2. The Amount of Homeowner Equity
Second, Americans are sitting on tremendous equity right now. According to the Census and ATTOM, roughly two-thirds (around 68%) of homeowners have either paid off their mortgage or have at least 50% equity (see chart below):
In the industry, the term for this is equity rich. This is significant because if you think back to 2008, some people had to make the difficult decision to walk away from their homes because they owed more on the home than it was worth.
But this time, things are different because homeowners have built up so much equity over the past few years alone. And, when homeowners have that much equity, it helps us avoid another wave of distressed properties coming onto the market like we saw during the crash. It also creates an extremely strong foundation for today’s housing market.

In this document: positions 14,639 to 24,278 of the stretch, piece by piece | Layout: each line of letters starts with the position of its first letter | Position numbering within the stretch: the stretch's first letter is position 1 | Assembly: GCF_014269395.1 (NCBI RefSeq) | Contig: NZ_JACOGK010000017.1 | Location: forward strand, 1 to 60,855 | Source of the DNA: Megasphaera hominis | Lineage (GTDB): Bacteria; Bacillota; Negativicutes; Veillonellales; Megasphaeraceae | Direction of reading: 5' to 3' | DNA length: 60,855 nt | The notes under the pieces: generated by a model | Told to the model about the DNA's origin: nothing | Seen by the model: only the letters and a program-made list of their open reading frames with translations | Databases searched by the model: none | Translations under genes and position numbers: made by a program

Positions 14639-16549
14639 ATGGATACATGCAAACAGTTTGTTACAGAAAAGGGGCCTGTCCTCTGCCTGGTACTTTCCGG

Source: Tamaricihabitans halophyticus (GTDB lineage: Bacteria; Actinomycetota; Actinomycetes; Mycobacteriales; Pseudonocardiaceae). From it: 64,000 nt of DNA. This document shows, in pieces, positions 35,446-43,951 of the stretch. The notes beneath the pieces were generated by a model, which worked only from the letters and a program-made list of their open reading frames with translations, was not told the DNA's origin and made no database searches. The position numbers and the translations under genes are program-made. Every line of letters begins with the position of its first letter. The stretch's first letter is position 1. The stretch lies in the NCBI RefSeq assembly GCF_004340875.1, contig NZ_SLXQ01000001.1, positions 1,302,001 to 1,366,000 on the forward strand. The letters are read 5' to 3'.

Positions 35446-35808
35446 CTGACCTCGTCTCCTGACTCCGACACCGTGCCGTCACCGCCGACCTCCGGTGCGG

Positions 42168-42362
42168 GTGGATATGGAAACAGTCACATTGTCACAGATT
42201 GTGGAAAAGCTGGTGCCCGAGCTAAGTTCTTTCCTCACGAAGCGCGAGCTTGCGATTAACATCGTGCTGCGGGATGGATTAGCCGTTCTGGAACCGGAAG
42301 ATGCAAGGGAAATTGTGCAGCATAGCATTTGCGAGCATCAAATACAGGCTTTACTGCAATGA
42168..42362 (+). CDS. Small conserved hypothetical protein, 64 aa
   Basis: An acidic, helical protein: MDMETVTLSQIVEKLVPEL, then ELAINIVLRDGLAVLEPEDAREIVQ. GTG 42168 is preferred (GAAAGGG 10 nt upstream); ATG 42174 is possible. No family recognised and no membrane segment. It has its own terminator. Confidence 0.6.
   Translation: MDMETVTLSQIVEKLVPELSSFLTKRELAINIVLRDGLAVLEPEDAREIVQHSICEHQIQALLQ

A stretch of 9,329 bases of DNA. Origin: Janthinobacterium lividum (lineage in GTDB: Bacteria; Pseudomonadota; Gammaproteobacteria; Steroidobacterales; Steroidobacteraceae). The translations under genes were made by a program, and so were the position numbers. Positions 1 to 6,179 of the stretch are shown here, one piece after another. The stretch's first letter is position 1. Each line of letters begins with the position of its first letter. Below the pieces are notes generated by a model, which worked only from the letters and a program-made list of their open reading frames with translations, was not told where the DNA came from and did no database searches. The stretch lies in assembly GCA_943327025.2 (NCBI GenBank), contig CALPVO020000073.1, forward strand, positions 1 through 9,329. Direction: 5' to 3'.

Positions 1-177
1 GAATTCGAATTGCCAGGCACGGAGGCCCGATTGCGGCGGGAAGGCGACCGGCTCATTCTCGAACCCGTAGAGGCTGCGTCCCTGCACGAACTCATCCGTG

We are in one of the most foundationally strong housing markets of our lifetime because homeowners are going to fight to keep their current mortgage rate and they have a tremendous amount of equity. This is yet another reason things are fundamentally different than in 2008.
The Main Reason Mortgage Rates Are So High
Today’s mortgage rates are top-of-mind for many homebuyers right now. As a result, if you’re thinking about buying for the first time or selling your current house to move into a home that better fits your needs, you may be asking yourself these two questions:
- Why Are Mortgage Rates So High?
- When Will Rates Go Back Down?
Here’s context you need to help answer those questions.
1. Why Are Mortgage Rates So High?
The 30-year fixed-rate mortgage is largely influenced by the supply and demand for mortgage-backed securities (MBS). According to Investopedia:
“Mortgage-backed securities (MBS) are investment products similar to bonds. Each MBS consists of a bundle of home loans and other real estate debt bought from the banks that issued them . . . The investor who buys a mortgage-backed security is essentially lending money to home buyers.”